So, the material that I want to talk about addresses the question of whether or not contemporary Australians are racists and it comes from a larger project which I undertook with Anthony Moran, here in sociology and Gwen Threlkel, who teaches at Wodonga. Seventy-five people were interviewed over two phases, the first lot were interviewed in the middle of the 1980s by some other people, and the second here were interviewed in the early 2000s. All the people were living in Victoria when they were interviewed, in inner and outer suburban Melbourne and large regional towns and some people in rural districts and that may be relevant to the relatively mild attitudes that I’m going to report, and it may well be as John said that you take some of those people and you put them into a different social location and their attitudes would be different, because after all our attitudes are partly formed by the social milieu and the experiences that we’re trying to make sense of. They were mixed by occupation, gender and by ethnic background and 40% of them were of non-Anglo descent. The respondents were interviewed three to five times in long semi-structured interviews, so we’ve got between six and 12 hours of material for each person, that is they talked a lot, if they were disguising ... you know just being polite in the interviews, they were very good at maintaining it for a long time.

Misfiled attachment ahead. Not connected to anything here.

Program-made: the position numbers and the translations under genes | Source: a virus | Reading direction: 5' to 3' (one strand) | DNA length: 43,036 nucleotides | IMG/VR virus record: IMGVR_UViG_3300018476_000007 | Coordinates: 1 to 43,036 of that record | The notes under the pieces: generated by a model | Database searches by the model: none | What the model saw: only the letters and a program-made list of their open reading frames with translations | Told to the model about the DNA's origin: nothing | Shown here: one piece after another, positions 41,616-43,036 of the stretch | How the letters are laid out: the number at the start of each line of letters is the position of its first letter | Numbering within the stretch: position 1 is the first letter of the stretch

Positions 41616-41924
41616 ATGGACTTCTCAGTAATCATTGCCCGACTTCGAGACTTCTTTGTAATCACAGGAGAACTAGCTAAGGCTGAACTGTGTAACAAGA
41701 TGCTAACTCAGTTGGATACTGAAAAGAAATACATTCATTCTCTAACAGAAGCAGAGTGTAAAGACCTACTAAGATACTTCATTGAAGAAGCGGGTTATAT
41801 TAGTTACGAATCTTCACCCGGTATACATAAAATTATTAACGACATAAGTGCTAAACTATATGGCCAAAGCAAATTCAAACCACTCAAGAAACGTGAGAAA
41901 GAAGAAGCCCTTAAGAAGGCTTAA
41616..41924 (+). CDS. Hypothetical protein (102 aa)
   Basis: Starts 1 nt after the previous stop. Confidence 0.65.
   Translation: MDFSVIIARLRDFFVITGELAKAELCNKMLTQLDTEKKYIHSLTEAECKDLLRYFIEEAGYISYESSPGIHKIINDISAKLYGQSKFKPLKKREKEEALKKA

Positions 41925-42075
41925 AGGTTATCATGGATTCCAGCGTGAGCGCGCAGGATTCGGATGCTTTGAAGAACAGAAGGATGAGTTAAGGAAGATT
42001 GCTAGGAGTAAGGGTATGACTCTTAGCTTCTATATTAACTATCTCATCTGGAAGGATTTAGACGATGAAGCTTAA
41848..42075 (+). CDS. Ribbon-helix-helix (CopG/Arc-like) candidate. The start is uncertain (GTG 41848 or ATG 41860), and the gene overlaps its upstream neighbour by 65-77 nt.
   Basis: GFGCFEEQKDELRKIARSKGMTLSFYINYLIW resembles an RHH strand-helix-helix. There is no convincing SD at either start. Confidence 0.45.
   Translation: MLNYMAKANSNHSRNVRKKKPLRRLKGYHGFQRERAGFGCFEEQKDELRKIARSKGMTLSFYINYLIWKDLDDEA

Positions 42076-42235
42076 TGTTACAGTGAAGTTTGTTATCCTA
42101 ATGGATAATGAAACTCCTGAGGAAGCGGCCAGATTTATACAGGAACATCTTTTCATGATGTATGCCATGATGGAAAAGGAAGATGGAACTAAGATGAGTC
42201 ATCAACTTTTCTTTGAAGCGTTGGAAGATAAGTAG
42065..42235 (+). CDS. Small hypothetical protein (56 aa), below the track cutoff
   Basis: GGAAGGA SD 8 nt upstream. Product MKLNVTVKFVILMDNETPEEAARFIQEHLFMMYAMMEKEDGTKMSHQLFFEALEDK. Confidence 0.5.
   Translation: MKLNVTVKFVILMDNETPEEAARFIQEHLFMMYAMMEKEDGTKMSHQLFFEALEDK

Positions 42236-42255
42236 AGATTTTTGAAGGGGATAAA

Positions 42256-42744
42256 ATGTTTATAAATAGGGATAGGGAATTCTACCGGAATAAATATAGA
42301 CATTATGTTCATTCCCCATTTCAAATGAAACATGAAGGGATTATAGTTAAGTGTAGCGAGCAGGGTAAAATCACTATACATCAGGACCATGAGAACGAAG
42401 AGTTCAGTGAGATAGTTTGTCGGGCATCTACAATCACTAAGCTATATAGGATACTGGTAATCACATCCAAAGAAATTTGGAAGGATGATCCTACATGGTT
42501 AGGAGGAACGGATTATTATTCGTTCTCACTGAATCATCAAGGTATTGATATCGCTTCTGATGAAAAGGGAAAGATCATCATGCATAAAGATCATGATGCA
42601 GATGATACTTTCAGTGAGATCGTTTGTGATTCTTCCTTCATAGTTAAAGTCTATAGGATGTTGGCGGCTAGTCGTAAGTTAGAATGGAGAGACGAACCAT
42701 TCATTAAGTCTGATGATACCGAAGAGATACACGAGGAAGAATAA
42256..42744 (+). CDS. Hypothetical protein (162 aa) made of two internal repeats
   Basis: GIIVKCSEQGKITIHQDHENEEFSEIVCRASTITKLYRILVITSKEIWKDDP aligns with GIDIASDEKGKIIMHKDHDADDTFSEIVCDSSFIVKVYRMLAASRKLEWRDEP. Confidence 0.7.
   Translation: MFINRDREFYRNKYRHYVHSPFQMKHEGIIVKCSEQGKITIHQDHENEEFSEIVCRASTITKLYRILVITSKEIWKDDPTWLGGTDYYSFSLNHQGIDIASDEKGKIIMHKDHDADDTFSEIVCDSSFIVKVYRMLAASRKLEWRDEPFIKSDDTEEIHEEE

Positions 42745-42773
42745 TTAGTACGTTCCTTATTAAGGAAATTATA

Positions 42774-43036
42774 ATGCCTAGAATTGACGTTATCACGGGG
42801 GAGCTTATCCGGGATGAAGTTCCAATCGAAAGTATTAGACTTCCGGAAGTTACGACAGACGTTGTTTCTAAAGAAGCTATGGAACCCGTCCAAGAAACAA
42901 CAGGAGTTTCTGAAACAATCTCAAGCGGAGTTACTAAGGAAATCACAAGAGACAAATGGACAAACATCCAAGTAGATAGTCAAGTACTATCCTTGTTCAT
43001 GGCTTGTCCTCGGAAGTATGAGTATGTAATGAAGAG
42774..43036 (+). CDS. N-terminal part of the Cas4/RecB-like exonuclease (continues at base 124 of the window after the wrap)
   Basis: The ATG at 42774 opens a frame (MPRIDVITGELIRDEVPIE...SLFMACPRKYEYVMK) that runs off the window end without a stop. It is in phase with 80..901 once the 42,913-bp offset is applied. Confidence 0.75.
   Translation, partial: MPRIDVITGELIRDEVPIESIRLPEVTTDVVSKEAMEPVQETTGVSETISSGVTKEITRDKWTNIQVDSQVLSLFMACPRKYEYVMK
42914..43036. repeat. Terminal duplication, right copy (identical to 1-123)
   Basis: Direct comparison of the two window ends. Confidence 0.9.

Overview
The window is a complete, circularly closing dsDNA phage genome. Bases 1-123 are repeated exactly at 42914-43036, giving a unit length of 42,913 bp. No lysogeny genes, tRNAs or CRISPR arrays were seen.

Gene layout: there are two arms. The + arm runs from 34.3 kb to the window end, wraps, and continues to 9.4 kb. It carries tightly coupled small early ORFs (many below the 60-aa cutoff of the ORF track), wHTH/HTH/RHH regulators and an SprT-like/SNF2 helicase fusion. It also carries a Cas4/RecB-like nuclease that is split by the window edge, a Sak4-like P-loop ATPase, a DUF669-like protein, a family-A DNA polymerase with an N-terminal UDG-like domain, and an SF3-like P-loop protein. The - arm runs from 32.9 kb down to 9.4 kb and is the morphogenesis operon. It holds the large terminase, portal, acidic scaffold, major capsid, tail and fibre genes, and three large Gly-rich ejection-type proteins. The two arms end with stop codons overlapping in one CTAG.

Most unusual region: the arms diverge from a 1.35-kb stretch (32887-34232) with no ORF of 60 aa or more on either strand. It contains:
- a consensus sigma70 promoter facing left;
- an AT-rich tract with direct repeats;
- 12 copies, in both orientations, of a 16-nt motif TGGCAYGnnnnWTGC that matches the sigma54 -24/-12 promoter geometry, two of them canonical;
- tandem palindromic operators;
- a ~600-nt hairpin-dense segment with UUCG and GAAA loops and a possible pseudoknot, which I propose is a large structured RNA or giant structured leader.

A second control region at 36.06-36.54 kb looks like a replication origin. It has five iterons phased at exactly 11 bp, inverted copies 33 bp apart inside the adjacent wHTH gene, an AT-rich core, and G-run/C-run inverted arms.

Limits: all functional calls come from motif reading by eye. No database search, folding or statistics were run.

Views on immigration, race, multi-culturalism and cultural diversity were expressed in answer, both to particular questions about those issues, but also in response to general questions, such as what do you think are Australia’s most pressing problems? Or how has Australia changed in the past 20 years? And they also emerged in people’s life stories, particularly those of first and second generation respondents of non-Anglo background. Now, I want to if you like break it off ... I don’t want to talk about people’s attitudes on indigenous Australians, except to say that for the most part these Victorians we interviewed, they were pretty vague and pretty underdeveloped. People were very uneasy talking about Aborigines, they had little knowledge, little experience, they knew the situation was dreadful, they felt ashamed; they thought something should be done but they didn’t know what. Instead, I want to talk about the responses to increased ... Australia’s increased racial diversity.